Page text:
The evidence of the simplistic thought behind these [recently established] parties and their directions is the utter similarity among the parties’ ideas and published principles
Egypt is currently living through a state of political outburst and the sheer number of Egyptians who flocked to establish political parties is proof of that reality. After having once been limited to a corrupt few, the political arena is now open to one and all. The grave problem the country is now facing is the lack of familiarity with the means for political participation, which has led to the emergence of several well-intentioned initiatives that, nonetheless, reflect great inexperience in the fundamentals of political game-playing. I attended several founding meetings for new parties, was consulted on the programs of parties, and was invited to join a number of them. As a result, I was exposed to the ideas behind these parties and their proposed agendas and I reached the conclusion that these recently formed parties were based on one of the following pivotal notions:
1. Some of the post-revolution political parties that were established revolve around public figures - some revolved around writers, others around political analysts and famous economists, others around one or more businessmen, and others around religious speakers.
2. Other parties revolved around a group of friends or revolution comrades who enjoyed working together and wished to extend their bond in a new form appropriate to post-revolution norms. The most common choice these groups made was to establish a political party.
3. Some parties were formed based on their founders’ ability to mobilize support and organize huge crowds. Leaders of this type of party became more like contracted herders rather than political leaders.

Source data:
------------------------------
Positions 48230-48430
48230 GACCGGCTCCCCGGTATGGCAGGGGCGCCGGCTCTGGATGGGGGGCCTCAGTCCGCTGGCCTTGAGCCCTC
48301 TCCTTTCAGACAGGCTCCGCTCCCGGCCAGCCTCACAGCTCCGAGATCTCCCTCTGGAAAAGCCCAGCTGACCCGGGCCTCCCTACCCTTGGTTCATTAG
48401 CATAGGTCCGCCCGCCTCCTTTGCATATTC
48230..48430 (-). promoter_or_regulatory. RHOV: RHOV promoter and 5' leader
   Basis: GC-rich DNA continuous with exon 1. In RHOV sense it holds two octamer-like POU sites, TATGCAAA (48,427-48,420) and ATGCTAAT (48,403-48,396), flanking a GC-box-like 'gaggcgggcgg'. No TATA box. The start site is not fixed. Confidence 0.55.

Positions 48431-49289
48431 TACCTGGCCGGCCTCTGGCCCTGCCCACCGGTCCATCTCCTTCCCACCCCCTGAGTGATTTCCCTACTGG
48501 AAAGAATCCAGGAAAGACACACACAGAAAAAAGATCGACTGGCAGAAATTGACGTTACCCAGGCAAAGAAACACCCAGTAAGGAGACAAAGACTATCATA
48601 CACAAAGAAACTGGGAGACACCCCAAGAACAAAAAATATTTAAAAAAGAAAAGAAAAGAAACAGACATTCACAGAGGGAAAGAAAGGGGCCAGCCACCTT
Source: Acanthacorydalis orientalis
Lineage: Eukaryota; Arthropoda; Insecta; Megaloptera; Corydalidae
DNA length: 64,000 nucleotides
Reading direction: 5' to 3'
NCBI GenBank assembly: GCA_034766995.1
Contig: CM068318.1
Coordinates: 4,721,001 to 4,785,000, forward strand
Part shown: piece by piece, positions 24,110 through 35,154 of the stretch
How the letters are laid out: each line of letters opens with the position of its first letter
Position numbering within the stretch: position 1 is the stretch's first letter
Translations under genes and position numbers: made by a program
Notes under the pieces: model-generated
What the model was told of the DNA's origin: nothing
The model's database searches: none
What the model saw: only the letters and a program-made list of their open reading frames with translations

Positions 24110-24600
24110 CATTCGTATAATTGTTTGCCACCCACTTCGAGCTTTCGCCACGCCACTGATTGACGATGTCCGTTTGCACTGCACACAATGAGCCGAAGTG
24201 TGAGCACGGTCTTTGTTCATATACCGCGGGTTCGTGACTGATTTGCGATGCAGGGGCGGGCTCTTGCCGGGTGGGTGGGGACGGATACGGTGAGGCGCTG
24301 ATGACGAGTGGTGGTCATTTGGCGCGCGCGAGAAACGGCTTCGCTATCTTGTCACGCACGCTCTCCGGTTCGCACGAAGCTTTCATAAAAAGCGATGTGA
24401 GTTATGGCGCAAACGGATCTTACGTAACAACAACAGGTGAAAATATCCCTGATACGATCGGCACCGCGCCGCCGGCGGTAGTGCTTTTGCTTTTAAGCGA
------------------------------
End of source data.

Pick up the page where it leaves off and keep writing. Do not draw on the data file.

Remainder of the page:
4. The fourth group of parties formed after the revolution belong to religious groups; be theyAlthough the intentions behind the establishment of these parties are good, the current political reality – that forced the rushed establishment of these parties, and the ignoring of the rules of the game – led to serious shortcomings in the basics required for a party to persist and grow moderate or extremist. This group decided to express their religious beliefs in the form of a political party that would give a political voice to their beliefs.
5. Other new parties were formed on the basis of historical ideologies that already existed in Egyptian society. However, this category lacks enough popular support to be considered a significant trend in society. Also, most supporters of these parties are limited to the educated classes.
The first three categories are very common among parties that declared liberal principles. The fourth category is represented by the Jama’a Islamiyah, the Salafis, and the Muslim Brotherhood. And the fifth kind represents the left. Although the intentions behind the establishment of these parties are good, the current political reality – that forced the rushed establishment of these parties, and the ignoring of the rules of the game – led to serious shortcomings in the basics required for a party to persist and grow.